Bright, Lloyd head Capital All-Stars Dunbar stars share Classic spotlight

April 09, 1992|By Sam Davis | Sam Davis,Staff Writer

Anyone who has followed Dunbar High basketball during the past three years knows it's no surprise to see Donta Bright and Michael Lloyd occasionally growl at each other on the court. But anyone who thinks they don't get along doesn't know them very well.

"On the court we tend to argue with each other, but after the game we go out together," said Lloyd. "We let bygones be bygones. Off the court we are the best of friends, like brothers. We never carry anything off the court."

Tonight, Lloyd and Bright will play one of their last games together in the Capital Classic at 8 p.m. at the University of Maryland's Cole Field House.

They will play for the Capital All-Stars along with Southern's Kwame Evans against the U.S. All-Stars, who will be coached by Loyola High's Jerry Savage.

Lloyd and Bright will play their last game together April 19 in the McDonald's All-American game in Atlanta, putting the final touches on two of the most successful careers in the history of Dunbar basketball.

Lloyd and Bright are best friends with contrasting personalities. Lloyd is outgoing, openly emotional, talkative and a showman. ,, Bright is quiet and unassuming.

When Bright was named MVP of the Metro Classic last month, Lloyd took the microphone and addressed the Baltimore Arena crowd while Bright slipped into the background.

Their styles of play are almost as different as their personalities. Lloyd, 6 feet 2, is a gambler on defense who can be the prototype point guard on offense. But he also excels at posting opponents inside, taking advantage of his superior jumping skills and strength. He led the Poets in scoring (21.9), assists (6.3) and steals (6.2).

Bright, 6-6, spent nearly his entire high school career playing out of position as a power forward or center, although he is more suited for small forward. A McDonald's and Parade magazine All-American and the Gatorade Circle of Champions state player of the year, Bright is fundamentally sound and has always played better against highly touted opponents. He limited Harker Prep 7-3 center Serge Zwikker (headed for North Carolina) to 14 points. He held Simon Gratz 6-11 junior center Rasheed Wallace to nine points in one of two meetings. Bright averaged 20.3 points and 11.5 rebounds this past season.

The two do have some things in common.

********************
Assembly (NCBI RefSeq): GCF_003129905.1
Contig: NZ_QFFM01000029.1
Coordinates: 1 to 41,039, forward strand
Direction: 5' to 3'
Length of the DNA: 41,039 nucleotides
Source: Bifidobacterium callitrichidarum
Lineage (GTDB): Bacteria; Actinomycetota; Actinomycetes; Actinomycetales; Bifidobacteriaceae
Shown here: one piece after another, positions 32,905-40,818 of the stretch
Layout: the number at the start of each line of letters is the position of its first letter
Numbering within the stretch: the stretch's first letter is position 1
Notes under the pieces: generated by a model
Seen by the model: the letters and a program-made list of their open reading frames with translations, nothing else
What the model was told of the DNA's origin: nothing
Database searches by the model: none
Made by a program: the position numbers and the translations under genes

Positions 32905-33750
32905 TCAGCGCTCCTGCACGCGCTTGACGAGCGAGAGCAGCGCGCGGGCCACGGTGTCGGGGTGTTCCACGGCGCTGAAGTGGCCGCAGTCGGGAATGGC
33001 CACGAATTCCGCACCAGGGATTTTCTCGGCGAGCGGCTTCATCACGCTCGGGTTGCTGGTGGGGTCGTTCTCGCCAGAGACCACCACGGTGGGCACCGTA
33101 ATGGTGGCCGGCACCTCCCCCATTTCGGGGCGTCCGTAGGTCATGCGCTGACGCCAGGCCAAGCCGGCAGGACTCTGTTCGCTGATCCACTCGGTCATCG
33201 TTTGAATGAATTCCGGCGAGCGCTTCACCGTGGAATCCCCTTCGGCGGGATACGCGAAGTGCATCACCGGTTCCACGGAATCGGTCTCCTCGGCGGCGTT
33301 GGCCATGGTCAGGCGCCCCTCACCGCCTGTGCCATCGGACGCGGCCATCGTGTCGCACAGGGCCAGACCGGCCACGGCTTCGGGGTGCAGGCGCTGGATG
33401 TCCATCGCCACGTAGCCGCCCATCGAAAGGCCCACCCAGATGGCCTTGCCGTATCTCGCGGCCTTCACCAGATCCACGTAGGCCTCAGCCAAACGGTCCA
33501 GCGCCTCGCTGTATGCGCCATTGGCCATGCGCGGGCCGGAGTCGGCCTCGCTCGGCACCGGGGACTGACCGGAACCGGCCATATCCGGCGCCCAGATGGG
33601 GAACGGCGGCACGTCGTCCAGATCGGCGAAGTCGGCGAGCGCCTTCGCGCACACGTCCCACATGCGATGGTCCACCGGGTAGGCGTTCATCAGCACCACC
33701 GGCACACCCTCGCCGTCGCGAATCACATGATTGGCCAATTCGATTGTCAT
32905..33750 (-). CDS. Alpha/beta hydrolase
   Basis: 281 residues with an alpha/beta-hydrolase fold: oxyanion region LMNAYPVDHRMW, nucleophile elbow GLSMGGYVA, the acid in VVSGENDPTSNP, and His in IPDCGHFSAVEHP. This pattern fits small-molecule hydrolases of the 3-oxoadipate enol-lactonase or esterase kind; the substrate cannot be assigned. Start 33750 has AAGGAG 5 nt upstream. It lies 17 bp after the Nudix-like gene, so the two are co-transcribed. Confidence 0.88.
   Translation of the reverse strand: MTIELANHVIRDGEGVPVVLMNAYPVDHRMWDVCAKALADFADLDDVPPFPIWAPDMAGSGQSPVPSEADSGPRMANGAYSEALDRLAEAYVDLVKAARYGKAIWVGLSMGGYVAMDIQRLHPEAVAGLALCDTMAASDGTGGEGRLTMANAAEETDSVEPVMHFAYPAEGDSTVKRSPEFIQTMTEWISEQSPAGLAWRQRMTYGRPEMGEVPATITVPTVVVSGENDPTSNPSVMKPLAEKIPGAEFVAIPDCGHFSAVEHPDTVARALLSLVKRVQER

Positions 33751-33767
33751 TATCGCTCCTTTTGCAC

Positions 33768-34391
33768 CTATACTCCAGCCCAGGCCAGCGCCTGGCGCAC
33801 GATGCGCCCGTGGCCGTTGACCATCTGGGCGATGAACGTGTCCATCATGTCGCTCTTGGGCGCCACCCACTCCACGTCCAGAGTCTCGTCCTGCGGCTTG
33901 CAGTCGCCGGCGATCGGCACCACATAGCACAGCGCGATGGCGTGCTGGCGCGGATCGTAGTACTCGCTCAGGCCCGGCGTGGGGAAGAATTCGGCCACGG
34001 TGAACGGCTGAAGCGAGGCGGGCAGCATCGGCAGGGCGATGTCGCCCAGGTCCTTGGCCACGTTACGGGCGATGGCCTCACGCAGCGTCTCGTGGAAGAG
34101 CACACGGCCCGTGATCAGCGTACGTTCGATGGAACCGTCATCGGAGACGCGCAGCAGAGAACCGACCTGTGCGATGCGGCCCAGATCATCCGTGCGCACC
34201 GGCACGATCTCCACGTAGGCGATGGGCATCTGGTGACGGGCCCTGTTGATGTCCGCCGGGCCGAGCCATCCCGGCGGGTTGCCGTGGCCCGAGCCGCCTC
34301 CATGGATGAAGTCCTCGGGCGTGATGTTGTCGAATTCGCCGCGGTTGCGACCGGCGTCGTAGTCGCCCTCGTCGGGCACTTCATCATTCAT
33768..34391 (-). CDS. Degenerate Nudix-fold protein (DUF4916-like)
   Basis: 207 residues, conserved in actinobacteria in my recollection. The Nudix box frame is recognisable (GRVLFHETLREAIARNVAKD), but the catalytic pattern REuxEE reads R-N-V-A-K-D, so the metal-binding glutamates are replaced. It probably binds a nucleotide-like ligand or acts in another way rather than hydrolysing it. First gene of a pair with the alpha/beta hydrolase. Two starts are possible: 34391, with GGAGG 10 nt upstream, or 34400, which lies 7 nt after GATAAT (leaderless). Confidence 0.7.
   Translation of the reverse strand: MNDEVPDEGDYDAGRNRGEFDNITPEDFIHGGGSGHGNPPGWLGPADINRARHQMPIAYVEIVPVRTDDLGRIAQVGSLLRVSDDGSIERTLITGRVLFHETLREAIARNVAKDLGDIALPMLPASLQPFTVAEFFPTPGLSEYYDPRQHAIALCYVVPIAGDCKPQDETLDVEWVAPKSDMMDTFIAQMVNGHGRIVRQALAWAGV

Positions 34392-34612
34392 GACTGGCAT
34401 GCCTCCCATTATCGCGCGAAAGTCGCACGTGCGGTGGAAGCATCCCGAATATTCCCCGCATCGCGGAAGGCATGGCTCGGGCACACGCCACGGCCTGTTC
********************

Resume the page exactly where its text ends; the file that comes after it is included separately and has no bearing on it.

"Their personalities are pretty similar in that they hate to lose," said Dunbar coach Pete Pompey. "They will give everything it takes to win, whether it's changing positions or taking the last shot. Their personalities are ones of great confidence."

Lloyd and Bright considered attending the same college. They visited Clemson together, but Lloyd chose Arkansas and Bright has committed to Massachusetts.

"I think they will be outstanding college players," said Stu Vetter, the Harker Prep coach who is coaching the Capital All-Stars. "I think they are in the same league as many of the great guys that have played in the Capital Classic, certainly some of the guys I've coached like Dennis Scott, George Lynch and Aaron Bain. They rank right up there with them and certainly they rank right up there with Dunbar greats like Reggie Williams and Muggsy Bogues, whom I had an opportunity to coach against."

During their three years on the varsity, Bright and Lloyd led th Poets to a 74-5 record that included a 53-game winning streak over the last two seasons. It culminated with a 29-0 record this season and the school's third mythical national title in the last 10 years.

"It's something to look back on and say I'm glad it happened to me to play with a person like Donta," said Lloyd, a McDonald's All-American. "My feelings about Donta will never change. What we do off the court, we do as one."

Bright said: "That's all we talk about is how much we are going to miss each other. We're like brothers, but we must go our separate ways."

Baltimore Sun Articles
|
|
|
Please note the green-lined linked article text has been applied commercially without any involvement from our newsroom editors, reporters or any other editorial staff.